Further specific features disclosed herein, individually or in combination, include those wherein said illumination source illuminates an optical target area on one side of said sheet transport path, and said optical detection system comprises a photodetecter on the opposing side of said sheet transport path optically aimed at said target area; and/or further including a spacer associated with said sheet transport path for spacing said sheet edge from said optical target area to enhance said generated edge shadow; and/or wherein said optical target area is an optically reflective matte finish surface; and/or wherein said optical detection system is positioned on the opposite side of said sheet transport path from said illumination source to be directly illuminated by said illumination source, and positioned to detect a lateral extent of a sheet moving orthogonally thereto in said sheet transport path; and/or, wherein said optical detection system comprises a low resolution multiple photodetector array bar positioned at one said sheet transport path for the actuation of one or more respective said photodetectors by an edge shadow of a lateral sheet edge in said sheet transport path; and/or wherein said optical detection system comprises a low resolution photodetector array bar with an optical resolution of only approximately 3 mm or greater; and/or wherein said illumination source illuminates a sheet in said sheet transport path with a said illumination angle of approximately 15 degrees to the surface of the sheet; and/or wherein said sheet transport path includes lifting means for lifting a sheet in said sheet transport path by approximately 1 mm relative to said optical detection system to enhance said sheet edge shadow.
The disclosed system may be operated and controlled by appropriate operation of conventional control systems. It is well known and preferable to program and execute imaging, printing, paper handling, and other control functions and logic with software instructions for conventional or general purpose microprocessors, as taught by numerous prior patents and commercial products. Such programming or software may of course vary depending on the particular functions, software type, and microprocessor or other computer system utilized, but will be available to, or readily programmable without undue experimentation from, functional descriptions, such as those provided herein, and/or prior knowledge of functions which are conventional, together with general knowledge in the software and computer arts. Alternatively, the disclosed control system or method may be implemented partially or fully in hardware, using standard logic circuits or single chip VLSI designs. Likewise, various possible useful control functions of copiers and printers provided with sheet sizes and/or positions information is well known in the art and patent literature and need not be repeated here.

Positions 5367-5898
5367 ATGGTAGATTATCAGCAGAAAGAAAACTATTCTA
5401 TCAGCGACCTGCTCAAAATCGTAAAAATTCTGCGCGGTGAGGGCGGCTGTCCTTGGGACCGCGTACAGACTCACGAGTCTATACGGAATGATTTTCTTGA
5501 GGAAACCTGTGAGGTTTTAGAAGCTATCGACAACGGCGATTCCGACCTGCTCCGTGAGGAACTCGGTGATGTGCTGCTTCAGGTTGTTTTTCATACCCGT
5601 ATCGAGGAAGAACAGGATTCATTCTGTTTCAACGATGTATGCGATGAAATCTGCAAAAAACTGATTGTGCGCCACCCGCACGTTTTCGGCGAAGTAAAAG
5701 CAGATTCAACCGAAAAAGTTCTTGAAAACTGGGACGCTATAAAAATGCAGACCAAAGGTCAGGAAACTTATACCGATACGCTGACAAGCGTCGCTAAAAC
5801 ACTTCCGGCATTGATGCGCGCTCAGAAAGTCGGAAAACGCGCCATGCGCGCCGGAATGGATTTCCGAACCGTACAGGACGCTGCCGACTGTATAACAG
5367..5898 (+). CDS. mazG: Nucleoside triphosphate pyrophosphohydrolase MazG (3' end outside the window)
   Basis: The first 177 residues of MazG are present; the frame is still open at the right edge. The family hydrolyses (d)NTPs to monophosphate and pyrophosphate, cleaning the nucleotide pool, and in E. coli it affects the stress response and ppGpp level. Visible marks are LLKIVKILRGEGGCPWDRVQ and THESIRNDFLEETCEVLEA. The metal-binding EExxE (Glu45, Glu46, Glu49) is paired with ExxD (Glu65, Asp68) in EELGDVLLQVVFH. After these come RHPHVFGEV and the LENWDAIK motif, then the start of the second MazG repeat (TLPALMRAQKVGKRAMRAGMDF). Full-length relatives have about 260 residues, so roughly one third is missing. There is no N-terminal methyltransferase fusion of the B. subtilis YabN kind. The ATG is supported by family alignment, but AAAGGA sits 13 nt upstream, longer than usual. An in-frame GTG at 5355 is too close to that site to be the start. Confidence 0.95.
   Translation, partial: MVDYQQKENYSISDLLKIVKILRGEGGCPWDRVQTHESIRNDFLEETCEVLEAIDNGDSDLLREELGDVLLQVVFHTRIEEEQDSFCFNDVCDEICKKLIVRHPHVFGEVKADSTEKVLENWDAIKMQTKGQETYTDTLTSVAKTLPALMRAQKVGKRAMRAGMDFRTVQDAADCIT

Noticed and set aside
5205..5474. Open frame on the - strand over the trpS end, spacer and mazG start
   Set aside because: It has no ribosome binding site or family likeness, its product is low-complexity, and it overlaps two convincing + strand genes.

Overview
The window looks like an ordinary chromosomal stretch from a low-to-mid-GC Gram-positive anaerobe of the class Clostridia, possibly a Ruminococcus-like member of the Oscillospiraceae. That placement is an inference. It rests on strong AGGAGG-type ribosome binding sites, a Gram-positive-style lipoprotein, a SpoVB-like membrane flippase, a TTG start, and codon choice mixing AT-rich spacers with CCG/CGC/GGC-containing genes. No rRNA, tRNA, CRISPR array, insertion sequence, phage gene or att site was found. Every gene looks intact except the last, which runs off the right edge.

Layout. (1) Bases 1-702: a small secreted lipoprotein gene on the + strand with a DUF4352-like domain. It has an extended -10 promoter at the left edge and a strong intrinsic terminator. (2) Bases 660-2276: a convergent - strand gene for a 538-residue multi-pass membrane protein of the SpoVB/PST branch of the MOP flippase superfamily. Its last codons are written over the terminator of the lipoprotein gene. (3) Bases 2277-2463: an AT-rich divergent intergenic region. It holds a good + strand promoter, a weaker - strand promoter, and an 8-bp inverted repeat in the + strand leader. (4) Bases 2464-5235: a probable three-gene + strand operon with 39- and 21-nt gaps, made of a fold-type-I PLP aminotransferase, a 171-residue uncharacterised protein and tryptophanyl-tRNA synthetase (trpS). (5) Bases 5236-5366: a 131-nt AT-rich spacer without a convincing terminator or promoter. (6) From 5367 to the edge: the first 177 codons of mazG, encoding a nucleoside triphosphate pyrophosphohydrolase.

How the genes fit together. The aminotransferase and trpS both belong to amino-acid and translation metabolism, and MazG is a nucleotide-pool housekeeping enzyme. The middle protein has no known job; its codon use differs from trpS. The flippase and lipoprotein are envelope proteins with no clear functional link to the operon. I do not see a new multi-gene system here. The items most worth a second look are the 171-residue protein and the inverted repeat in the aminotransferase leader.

In the description herein the term "sheet", "document" or "original" refers to a thin and usually flimsy physical sheet of paper, plastic, or other suitable physical substrate for images. Transparencies are, of course, clear plastic such sheets.
As to specific components of the subject apparatus, or alternatives therefor, it will be appreciated that, as is normally the case, some such components are known per se in other apparatus or applications which may be additionally or alternatively used herein, including those from art cited herein. All references cited in this specification, and their references, are incorporated by reference herein where appropriate for appropriate teachings of additional or alternative details, features, and/or technical background. What is well known to those skilled in the art need not be described here.
Various of the above-mentioned and further features and advantages will be apparent from the specific apparatus and its operation described in the examples below, including the drawing figures (approximately to scale) wherein:
FIG. 1 schematically illustrates in a partial cross-sectional side view a first embodiment of the subject transparency sheet detection system, using edge shadow detection, in a portion of a sheet or document feeding path of an otherwise conventional reproduction apparatus, for detecting the sheet leading or trailing edge in its movement direction;
FIG. 2 is an exemplary schematic view of the sensor electrical signal output with time (or equivalent sheet movement distance) of the embodiment of FIG. 1;
FIG. 3 schematically illustrates a slightly different embodiment in which a transparency sheet edge detection system is provided for detecting the lateral (orthogonal) edge position of a sheet or document feeding through an otherwise conventional reproduction apparatus; and